I’m in fine health, but you can’t do as many funerals as I do, without thinking about your own. I want to go on record as saying that, if I get hit by a meteor this week, I want some poems like this one by Mary Elizabeth Frye that celebrates the body’s return to nature:
Do not stand at my grave and weep I am not there. I do not sleep. I am a thousand winds that blow. I am the diamond glints on snow. I am the sunlight on ripened grain. I am the gentle autumn rain. When you awaken in the morning’s hush I am the swift uplifting rush Of quiet birds in circled flight. I am the soft stars that shine at night. Do not stand at my grave and cry; I am not there. I did not die.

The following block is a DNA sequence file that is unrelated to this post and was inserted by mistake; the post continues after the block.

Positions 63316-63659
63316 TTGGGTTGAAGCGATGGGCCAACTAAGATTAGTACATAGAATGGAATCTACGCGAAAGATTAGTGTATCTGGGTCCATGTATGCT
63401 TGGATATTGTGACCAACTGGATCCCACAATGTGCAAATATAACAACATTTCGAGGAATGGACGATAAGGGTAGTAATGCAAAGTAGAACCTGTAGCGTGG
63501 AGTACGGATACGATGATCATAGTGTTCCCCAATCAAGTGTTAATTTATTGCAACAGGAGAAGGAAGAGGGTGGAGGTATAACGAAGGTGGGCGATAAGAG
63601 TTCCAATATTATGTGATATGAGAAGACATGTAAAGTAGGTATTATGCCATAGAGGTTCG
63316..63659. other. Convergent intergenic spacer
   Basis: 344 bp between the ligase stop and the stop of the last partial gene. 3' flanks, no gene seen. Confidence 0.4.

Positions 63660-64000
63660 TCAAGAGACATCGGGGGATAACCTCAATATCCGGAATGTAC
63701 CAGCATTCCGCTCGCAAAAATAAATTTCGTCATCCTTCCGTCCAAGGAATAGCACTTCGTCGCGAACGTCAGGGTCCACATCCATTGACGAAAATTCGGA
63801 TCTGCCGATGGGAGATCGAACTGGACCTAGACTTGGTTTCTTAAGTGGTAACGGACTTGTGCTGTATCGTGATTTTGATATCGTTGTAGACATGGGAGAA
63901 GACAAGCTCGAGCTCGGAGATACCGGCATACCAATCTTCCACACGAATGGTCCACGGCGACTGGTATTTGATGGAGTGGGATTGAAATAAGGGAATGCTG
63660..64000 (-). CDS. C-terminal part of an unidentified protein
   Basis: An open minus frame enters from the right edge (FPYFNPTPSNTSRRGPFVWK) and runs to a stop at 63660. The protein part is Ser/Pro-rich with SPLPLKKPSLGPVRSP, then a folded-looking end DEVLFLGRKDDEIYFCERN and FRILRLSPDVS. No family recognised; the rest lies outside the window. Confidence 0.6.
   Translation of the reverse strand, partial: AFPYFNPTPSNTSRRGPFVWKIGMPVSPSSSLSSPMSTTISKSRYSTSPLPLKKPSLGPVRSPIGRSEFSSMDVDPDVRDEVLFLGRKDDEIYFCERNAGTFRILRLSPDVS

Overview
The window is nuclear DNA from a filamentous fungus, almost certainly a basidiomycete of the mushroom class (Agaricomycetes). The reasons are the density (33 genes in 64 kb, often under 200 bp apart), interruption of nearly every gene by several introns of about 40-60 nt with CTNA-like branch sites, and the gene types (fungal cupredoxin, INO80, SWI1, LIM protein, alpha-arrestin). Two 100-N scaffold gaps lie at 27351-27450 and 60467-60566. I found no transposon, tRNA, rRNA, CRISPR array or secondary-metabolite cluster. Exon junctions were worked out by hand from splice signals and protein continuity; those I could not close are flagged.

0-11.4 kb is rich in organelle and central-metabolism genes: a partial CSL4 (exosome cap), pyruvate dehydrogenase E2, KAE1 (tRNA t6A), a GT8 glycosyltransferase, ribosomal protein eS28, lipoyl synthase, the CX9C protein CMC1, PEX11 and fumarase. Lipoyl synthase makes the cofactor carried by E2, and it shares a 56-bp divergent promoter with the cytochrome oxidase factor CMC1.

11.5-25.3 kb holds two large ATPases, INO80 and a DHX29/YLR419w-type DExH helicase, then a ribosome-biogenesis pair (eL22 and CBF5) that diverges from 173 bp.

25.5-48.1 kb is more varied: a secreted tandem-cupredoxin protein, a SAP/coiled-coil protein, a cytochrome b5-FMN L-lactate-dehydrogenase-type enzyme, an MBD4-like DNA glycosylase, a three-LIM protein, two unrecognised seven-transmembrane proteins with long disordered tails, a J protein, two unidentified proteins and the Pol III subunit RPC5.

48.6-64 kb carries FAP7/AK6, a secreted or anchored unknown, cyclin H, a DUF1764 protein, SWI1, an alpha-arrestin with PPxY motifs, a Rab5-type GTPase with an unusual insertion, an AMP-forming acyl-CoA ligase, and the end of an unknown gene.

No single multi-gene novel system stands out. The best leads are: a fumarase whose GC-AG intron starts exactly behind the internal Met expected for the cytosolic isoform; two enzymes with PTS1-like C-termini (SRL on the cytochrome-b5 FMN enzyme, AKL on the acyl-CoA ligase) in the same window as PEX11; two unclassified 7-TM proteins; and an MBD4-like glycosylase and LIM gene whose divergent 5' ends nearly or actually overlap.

I don’t believe in invisible people, or other worlds. I believe symbols like heaven should awaken us to a depth within this life, not distract us with tales of another. I do believe that life is eternal, but I have no desire to get stuck in this one form. I’m happy if my water goes into streams and my breath goes in and out of plants and animals. It’s not that I don’t believe in an afterlife. It’s that I think this life, this belief that we are separate beings, is an illusion. There is one life and it is implicit in the cosmos. Before we were born, that’s where we were. When we die, that’s where we “go.”
I want some great wisdom readings from around the world, some great music (rock only please), but then I want some good comedy. I’ve just started planning, but I think I want things like the following:
I want everyone at my funeral to sing “Always Look On The
Bright Side of Life.” And also each person in attendance leaves with a
That’s a good song. And smart to not pass out the ukulele’s til after the service.